Author Contributions

Conceptualization, C.V., D.Z., V.A.K. and J.V.; methodology, C.V., M.M.A., D.Z., E.V., S.P. and J.V.; software, G.R.; validation, M.M.A., A.G. and G.R.; formal analysis, A.G., M.V., G.R. and S.P.; investigation, C.V., M.M.A., E.P. and M.V.; resources, M.M.A., E.P., D.Z. and M.V.; data curation, A.G. and G.R.; writing—original draft preparation, C.V. and M.V.; writing—review and editing, E.P., E.V., V.A.K. and J.V.; visualization, E.P., A.G. and S.P.; supervision, E.V., V.A.K., S.P. and J.V.; project administration, D.Z., E.V. and V.A.K. All authors have read and agreed to the published version of the manuscript.


This research received no external funding.

Institutional Review Board Statement

The study was accepted from the Scientific Council of General Hospital of Athens ‘‘KAT’’. In Greece the Scientific Council is also considered the Ethics Committee. The reference number is 391 and the date is 2 December 2020.

Informed Consent Statement

Not applicable.

Data Availability Statement

Data are contained within the article.

Conflicts of Interest

The authors declare no conflict of interest.


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Figure 1. NSA, NL, OFFSET.
Figure 1. NSA, NL, OFFSET.
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Figure 2. HAL, AI.
Figure 2. HAL, AI.
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Figure 3. FHD, FND, FSD, FCD.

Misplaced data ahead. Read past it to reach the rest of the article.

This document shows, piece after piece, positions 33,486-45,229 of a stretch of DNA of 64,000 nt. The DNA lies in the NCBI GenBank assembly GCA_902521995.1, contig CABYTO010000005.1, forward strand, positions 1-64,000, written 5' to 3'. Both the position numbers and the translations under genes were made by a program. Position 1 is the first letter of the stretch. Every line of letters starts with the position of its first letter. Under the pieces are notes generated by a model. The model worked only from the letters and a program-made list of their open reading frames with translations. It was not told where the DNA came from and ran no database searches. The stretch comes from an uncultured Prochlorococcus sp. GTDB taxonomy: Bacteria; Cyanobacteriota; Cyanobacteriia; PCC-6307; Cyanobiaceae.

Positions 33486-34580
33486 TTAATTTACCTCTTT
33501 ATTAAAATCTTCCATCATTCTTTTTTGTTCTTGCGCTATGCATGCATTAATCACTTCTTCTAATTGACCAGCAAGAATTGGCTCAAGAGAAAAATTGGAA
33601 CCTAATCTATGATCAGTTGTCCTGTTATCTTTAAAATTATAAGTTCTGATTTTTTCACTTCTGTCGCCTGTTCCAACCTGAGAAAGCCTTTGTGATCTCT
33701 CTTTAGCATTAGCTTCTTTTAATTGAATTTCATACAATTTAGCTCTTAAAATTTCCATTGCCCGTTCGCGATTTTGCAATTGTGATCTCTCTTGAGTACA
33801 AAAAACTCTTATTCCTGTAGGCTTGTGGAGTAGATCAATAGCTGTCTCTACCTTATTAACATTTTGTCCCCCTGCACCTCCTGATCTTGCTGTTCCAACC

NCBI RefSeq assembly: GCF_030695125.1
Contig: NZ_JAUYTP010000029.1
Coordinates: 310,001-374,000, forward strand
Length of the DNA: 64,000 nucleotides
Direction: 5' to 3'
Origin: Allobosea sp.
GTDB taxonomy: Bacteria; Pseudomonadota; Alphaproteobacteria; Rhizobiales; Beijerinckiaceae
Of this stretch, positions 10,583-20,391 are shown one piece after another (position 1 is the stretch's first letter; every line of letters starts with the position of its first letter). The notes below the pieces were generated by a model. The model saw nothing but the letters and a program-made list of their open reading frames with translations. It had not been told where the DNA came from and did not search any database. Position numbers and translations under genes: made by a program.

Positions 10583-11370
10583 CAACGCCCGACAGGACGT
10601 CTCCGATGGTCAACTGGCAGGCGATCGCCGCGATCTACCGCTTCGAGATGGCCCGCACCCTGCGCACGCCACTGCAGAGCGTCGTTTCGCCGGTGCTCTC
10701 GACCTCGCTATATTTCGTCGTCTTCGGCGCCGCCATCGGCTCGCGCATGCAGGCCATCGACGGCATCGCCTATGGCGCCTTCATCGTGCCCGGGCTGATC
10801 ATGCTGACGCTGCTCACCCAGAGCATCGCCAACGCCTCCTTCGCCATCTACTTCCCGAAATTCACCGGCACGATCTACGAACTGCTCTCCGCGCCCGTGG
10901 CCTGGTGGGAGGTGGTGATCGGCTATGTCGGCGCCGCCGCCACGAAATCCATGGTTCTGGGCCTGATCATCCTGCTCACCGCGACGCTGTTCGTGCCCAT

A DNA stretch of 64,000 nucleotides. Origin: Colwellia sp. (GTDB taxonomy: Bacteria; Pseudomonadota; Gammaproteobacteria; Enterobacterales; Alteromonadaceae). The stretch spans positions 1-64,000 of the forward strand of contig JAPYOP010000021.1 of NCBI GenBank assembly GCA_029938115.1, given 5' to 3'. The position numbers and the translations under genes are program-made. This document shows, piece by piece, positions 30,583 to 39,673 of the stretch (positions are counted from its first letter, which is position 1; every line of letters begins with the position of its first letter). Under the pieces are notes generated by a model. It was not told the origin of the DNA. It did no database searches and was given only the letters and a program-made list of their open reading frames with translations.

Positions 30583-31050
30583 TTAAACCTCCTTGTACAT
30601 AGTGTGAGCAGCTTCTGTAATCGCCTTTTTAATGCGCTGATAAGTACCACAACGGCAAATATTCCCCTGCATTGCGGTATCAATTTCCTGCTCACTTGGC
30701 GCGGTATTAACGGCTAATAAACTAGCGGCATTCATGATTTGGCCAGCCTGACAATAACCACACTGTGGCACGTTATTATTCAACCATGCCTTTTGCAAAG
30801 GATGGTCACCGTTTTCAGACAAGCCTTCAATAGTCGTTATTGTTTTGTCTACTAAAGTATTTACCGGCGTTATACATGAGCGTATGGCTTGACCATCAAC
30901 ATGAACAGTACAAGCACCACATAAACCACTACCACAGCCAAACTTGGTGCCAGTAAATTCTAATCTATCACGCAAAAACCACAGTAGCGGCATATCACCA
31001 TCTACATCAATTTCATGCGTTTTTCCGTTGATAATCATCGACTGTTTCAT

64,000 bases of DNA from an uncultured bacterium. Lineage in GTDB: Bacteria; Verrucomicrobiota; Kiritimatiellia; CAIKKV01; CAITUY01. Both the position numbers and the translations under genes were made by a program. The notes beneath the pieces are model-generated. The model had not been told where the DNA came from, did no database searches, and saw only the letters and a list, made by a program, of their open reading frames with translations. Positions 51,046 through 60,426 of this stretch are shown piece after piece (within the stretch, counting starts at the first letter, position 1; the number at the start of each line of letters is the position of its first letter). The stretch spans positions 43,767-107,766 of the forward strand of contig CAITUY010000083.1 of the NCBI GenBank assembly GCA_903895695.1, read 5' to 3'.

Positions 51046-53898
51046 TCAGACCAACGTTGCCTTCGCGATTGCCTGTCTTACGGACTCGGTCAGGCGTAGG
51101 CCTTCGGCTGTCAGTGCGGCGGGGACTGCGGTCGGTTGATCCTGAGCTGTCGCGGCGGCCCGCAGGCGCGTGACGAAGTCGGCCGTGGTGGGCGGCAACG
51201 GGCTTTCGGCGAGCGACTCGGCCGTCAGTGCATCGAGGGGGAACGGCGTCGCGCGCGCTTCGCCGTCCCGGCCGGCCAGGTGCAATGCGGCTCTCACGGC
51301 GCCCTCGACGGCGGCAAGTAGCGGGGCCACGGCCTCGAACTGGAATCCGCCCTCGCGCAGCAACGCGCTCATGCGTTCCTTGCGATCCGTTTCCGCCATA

Figure 3. FHD, FND, FSD, FCD.
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Table 1. Descriptive statistics, total sample.
Table 1. Descriptive statistics, total sample.
Tönnis classification011.4%
MeanStandard Deviation
Age (ys) 80.59
Femoral Head Diameter (FHD) 5.40.4
Femoral Neck Diameter (FND) 3.80.4
Femoral Shaft Diameter (FSD) 3.10.3
Femoral Canal Diameter (FCD) 1.60.3
Offset Length (OL) 3.80.7
Neck Length (NL) 5.20.8
Neck Shaft Angle (NSA) 132.15.1
Wiberg Angle (WA) 44.98.1
Acetabular angle (AA) 34.63.8
Hip Axis Length (HAL) 110.9
Table 2. Analysis by fracture type.
Table 2. Analysis by fracture type.
Femoral Fracture Type
Trochanteric (FTF) Neck (FNF)
Tönnis classification000.0%12.5%0.271
PAUWELS1 37.5%
2 2767.5%
3 1025.0%
MeanStandard DeviationMeanStandard Deviationp
Age (ys)
Femoral Head Diameter (FHD)
Femoral Neck Diameter (FND)
Femoral Shaft Diameter (FSD)
Femoral Canal Diameter (FCD)
Offset Length (OL)
Neck Length (NL)
Neck Shaft Angle (NSA) 130.94.3133.05.60.097
Wiberg Angle (WA) 45.86.744.29.00.405
Acetabular angle (AA) 34.73.434.54.10.858
Hip Axis Length (HAL) 11.10.911.00.90.620
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Vlachos, C.; Ampadiotaki, M.M.; Papagrigorakis, E.; Galanis, A.; Zachariou, D.; Vavourakis, M.; Rodis, G.; Vasiliadis, E.; Kontogeorgakos, V.A.; Pneumaticos, S.; et al. Distinctive Geometrical Traits of Proximal Femur Fractures—Original Article and Review of Literature. Medicina 2023, 59, 2131.

AMA Style

Vlachos C, Ampadiotaki MM, Papagrigorakis E, Galanis A, Zachariou D, Vavourakis M, Rodis G, Vasiliadis E, Kontogeorgakos VA, Pneumaticos S, et al. Distinctive Geometrical Traits of Proximal Femur Fractures—Original Article and Review of Literature. Medicina. 2023; 59(12):2131.

Chicago/Turabian Style

Vlachos, Christos, Margarita Michaela Ampadiotaki, Eftychios Papagrigorakis, Athanasios Galanis, Dimitrios Zachariou, Michail Vavourakis, George Rodis, Elias Vasiliadis, Vasileios A. Kontogeorgakos, Spiros Pneumaticos, and et al. 2023. "Distinctive Geometrical Traits of Proximal Femur Fractures—Original Article and Review of Literature" Medicina 59, no. 12: 2131.